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Inefficient Hiring in Entry-Level Labor Markets

  • Amanda Pallais
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    Hiring inexperienced workers generates information about their abilities. If this information is public, workers obtain its benefits. If workers cannot compensate firms for hiring them, firms will hire too few inexperienced workers. I determine the effects of hiring workers and revealing more information about their abilities through a field experiment in an online marketplace. I hired 952 randomly-selected workers, giving them either detailed or coarse public evaluations. Both hiring workers and providing more detailed evaluations substantially improved workers' subsequent employment outcomes. Under plausible assumptions, the experiment's market-level benefits exceeded its cost, suggesting that some experimental workers had been inefficiently unemployed.

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    Paper provided by National Bureau of Economic Research, Inc in its series NBER Working Papers with number 18917.

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    Date of creation: Mar 2013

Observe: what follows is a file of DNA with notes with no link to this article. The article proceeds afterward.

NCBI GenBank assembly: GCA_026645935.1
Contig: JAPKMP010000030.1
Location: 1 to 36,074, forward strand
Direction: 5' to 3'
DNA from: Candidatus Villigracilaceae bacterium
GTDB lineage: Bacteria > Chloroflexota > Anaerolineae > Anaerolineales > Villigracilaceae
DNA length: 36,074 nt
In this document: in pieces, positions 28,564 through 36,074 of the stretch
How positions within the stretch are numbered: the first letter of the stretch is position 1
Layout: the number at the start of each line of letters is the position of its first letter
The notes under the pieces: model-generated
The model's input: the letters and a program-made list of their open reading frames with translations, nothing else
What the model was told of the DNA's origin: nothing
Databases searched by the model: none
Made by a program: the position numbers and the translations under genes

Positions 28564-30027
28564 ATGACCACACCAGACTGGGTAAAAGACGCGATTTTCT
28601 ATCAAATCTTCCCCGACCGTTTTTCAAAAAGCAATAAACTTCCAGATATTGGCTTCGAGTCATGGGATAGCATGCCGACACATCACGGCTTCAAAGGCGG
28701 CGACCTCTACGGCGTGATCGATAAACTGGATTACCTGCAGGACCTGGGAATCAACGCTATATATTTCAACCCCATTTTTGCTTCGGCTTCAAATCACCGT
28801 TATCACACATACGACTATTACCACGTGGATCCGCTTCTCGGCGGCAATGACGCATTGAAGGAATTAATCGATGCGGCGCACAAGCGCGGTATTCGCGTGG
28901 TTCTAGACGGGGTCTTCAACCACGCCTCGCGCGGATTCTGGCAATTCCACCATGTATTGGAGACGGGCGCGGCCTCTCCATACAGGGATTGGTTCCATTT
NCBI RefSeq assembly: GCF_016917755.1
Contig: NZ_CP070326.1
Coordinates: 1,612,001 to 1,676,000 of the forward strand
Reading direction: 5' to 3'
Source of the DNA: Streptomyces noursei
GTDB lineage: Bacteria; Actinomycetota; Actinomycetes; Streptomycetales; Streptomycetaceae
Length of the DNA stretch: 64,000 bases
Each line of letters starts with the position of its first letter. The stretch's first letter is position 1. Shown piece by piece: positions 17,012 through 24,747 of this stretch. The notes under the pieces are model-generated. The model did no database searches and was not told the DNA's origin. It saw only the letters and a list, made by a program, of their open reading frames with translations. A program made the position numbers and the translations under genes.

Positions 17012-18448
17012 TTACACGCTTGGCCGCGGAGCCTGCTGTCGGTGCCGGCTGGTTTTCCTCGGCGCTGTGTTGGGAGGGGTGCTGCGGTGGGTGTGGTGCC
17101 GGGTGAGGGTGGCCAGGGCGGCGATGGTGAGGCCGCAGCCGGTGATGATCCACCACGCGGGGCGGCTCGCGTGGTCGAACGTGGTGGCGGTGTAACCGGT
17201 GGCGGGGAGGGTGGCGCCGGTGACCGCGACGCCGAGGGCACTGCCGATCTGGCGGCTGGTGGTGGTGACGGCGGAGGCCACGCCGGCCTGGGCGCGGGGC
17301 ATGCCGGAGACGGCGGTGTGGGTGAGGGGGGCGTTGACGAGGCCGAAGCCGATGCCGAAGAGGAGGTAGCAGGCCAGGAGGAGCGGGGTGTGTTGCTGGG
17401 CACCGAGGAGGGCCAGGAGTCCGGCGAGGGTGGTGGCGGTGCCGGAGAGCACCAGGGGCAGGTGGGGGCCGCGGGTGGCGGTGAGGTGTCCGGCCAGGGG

Date of revision:
    Publication status: published as Pallais, Amanda. 2014. "Inefficient Hiring in Entry-Level Labor Markets." American Economic Review, 104(11): 3565-99.
    Handle: RePEc:nbr:nberwo:18917
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    1. Daron Acemoglu & Joern-Steffen Pischke, 1998. "Beyond Becker: Training in Imperfect Labor Markets," Working papers 98-12, Massachusetts Institute of Technology (MIT), Department of Economics.
    2. David H. Autor & Susan N. Houseman, . "Do Temporary-Help Jobs Improve Labor Market Outcomes for Low-Skilled Workers? Evidence from "Work First"," Upjohn Working Papers and Journal Articles dhasnh2010, W.E. Upjohn Institute for Employment Research.
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    7. Couch, Kenneth A, 1992. "New Evidence on the Long-Term Effects of Employment Training Programs," Journal of Labor Economics, University of Chicago Press, vol. 10(4), pages 380-88, October.
    8. Dickens, William T, et al, 1989. "Employee Crime and the Monitoring Puzzle," Journal of Labor Economics, University of Chicago Press, vol. 7(3), pages 331-47, July.
    9. Bruce C. Greenwald, 1986. "Adverse Selection in the Labour Market," Review of Economic Studies, Oxford University Press, vol. 53(3), pages 325-347.
    10. Loewenstein, Mark A & Spletzer, James R, 1998. "Dividing the Costs and Returns to General Training," Journal of Labor Economics, University of Chicago Press, vol. 16(1), pages 142-71, January.
    11. Joseph G. Altonji & Charles R. Pierret, 2001. "Employer Learning and Statistical Discrimination," The Quarterly Journal of Economics, Oxford University Press, vol. 116(1), pages 313-350.
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